So I tied them together and then tied Brightkite to my twitter location. While I was doing this I was surprised to see how many of my twitter followers have their exact longitude and latitude coordinates updating from their iPhone. I would wager a lot of them did not give a real thought to the privacy concerns. Or that it tells a lot of people when you are definitely not home. Worse, imagine your kids with iPhones and twitter. Raises cyber bullying to a whole new level if the bully can go straight to where they really are.
I would recommend disabling location updates and wipe the current location. Or use something like Fire Eagle/Brightkite to mask your location to a city level where it has value to you.
I am sure everyone who reads online articles, blogs etc has seen the talk about Facebook being used to gather data for Identity theft. I stumbled onto one little tidbit. Amazon. Would you believe that your birthdate (minus year) and email used for your Amazon account shows up publically to everyone by default?
You should log into your account. Click Yourname’s Amazon the click the “Your Profile”. Make sure to edit it and change your email and birthdate lines to show for you only. Then on the right side do the view page as seen by Everyone. I sure hope I accidently set that and it was not Default. If it was default Amazon ought to be ashamed.
I previously posted about having to make sure we have something in place to protect employees from misuse of the new surf control deployment. Here is a sample of what I went with.
Employee records and data which includes, but not limited to, telephone use,
cell phone use, computing resource, video surveillance and Internet use, are
to be handled with the extreme sensitivity and confidentiality. Management,
or others requesting access to this type of information, must submit their
request to the Human Resource Department location for which the employee in
question is based. All HR-approved requests must be then be also approved
by the Corporate Security Officer. The appropriate local IT Department must
provide all requested data to the local Human Resources Department, who in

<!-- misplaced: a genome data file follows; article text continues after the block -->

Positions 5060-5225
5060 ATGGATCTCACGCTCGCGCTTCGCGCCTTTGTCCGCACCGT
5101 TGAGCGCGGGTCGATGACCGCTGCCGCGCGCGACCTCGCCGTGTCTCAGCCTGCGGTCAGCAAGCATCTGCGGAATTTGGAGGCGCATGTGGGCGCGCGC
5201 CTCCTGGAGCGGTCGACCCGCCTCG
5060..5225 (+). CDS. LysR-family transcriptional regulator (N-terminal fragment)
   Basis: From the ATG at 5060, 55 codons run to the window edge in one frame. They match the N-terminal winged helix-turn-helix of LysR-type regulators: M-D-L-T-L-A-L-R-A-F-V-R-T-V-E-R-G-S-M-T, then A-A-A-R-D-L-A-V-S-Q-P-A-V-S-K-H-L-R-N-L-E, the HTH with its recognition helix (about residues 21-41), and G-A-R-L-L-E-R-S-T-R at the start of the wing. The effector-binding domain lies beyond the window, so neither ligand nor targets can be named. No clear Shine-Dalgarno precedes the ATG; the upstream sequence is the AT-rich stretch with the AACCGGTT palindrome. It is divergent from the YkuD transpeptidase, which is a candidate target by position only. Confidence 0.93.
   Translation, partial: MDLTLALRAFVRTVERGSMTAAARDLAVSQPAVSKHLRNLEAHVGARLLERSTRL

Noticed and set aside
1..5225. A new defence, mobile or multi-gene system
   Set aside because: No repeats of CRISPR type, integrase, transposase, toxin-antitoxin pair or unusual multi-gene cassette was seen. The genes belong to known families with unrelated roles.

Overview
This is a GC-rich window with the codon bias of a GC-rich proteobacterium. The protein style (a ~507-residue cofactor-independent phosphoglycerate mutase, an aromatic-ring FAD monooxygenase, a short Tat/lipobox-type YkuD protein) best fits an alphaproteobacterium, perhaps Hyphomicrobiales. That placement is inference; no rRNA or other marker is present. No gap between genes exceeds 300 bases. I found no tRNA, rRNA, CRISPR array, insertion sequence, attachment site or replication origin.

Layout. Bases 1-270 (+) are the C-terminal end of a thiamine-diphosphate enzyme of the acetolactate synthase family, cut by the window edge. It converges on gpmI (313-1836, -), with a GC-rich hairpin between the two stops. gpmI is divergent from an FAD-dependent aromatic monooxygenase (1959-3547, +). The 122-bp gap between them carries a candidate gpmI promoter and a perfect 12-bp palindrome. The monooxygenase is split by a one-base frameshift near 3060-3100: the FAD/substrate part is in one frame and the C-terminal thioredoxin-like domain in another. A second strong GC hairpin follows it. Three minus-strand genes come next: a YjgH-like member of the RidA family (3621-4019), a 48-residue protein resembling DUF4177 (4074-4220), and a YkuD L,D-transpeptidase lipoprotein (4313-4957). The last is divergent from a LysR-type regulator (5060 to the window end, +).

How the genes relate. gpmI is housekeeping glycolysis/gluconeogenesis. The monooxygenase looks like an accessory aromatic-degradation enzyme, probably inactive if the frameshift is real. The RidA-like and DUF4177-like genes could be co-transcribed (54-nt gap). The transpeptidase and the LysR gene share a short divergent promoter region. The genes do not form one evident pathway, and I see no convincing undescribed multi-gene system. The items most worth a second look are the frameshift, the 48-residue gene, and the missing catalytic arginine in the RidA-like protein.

turn will provide this data to those initiating the information request.
In reviewing all data and record requests, the HR department must assess the
appropriateness for the individual requesting the data, as well as the
relevance of the data being requested.
There are occasions where employees are unavailable (e.g. vacation) and a
manager assigns a stand in. In these instances where no investigation is
involved the manager must submit a notification with duration or access
required to the Human Resource Department location for which the employee in
question is based. Human Resources will review the appropriateness of the
temporary access. HR-Approved requests will be sent to the local IT
Department. The IT Department will send notification of access change to HR
and the requesting manager. Access must be removed at the end of the
assigned duration and confirmation sent of the removal. If the requesting
department is HR then they must obtain approval of the Company Site manager.
If any information is discovered that relates to policy or legal violations
it must be immediately brought to the attention of Human Resources and the
Corporate Security Officer notified.
There are occasions where managers may request site entry and exit logs of
their employees for use in time and attendance tasks. This is accepted by
Company as a standard tool to ensure employees receive proper compensations.
Each site may determine its own policies concerning requesting and receiving